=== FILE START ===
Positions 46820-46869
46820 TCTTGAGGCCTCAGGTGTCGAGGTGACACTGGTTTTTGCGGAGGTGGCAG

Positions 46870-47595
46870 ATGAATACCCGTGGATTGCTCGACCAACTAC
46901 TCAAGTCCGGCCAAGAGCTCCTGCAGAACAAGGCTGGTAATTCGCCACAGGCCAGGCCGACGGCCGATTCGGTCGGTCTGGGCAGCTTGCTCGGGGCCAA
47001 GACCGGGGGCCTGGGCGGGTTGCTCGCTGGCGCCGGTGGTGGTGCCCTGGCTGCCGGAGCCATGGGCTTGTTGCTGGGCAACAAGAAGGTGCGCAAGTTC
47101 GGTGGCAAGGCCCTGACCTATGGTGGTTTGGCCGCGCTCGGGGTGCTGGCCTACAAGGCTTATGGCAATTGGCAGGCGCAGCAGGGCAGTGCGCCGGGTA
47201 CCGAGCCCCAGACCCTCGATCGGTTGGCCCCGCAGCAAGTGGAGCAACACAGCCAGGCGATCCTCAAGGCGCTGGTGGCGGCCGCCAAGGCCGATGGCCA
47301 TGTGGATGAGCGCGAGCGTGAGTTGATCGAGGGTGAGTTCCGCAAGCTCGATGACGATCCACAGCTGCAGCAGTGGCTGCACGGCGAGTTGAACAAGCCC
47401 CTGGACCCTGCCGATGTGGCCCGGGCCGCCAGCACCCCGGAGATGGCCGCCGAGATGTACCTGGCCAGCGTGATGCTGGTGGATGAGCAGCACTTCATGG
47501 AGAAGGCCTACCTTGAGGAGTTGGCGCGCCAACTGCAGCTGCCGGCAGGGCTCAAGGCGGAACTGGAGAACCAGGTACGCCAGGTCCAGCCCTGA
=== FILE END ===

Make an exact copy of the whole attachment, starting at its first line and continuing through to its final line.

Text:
Positions 46820-46869
46820 TCTTGAGGCCTCAGGTGTCGAGGTGACACTGGTTTTTGCGGAGGTGGCAG

Positions 46870-47595
46870 ATGAATACCCGTGGATTGCTCGACCAACTAC
46901 TCAAGTCCGGCCAAGAGCTCCTGCAGAACAAGGCTGGTAATTCGCCACAGGCCAGGCCGACGGCCGATTCGGTCGGTCTGGGCAGCTTGCTCGGGGCCAA
47001 GACCGGGGGCCTGGGCGGGTTGCTCGCTGGCGCCGGTGGTGGTGCCCTGGCTGCCGGAGCCATGGGCTTGTTGCTGGGCAACAAGAAGGTGCGCAAGTTC
47101 GGTGGCAAGGCCCTGACCTATGGTGGTTTGGCCGCGCTCGGGGTGCTGGCCTACAAGGCTTATGGCAATTGGCAGGCGCAGCAGGGCAGTGCGCCGGGTA
47201 CCGAGCCCCAGACCCTCGATCGGTTGGCCCCGCAGCAAGTGGAGCAACACAGCCAGGCGATCCTCAAGGCGCTGGTGGCGGCCGCCAAGGCCGATGGCCA
47301 TGTGGATGAGCGCGAGCGTGAGTTGATCGAGGGTGAGTTCCGCAAGCTCGATGACGATCCACAGCTGCAGCAGTGGCTGCACGGCGAGTTGAACAAGCCC
47401 CTGGACCCTGCCGATGTGGCCCGGGCCGCCAGCACCCCGGAGATGGCCGCCGAGATGTACCTGGCCAGCGTGATGCTGGTGGATGAGCAGCACTTCATGG
47501 AGAAGGCCTACCTTGAGGAGTTGGCGCGCCAACTGCAGCTGCCGGCAGGGCTCAAGGCGGAACTGGAGAACCAGGTACGCCAGGTCCAGCCCTGA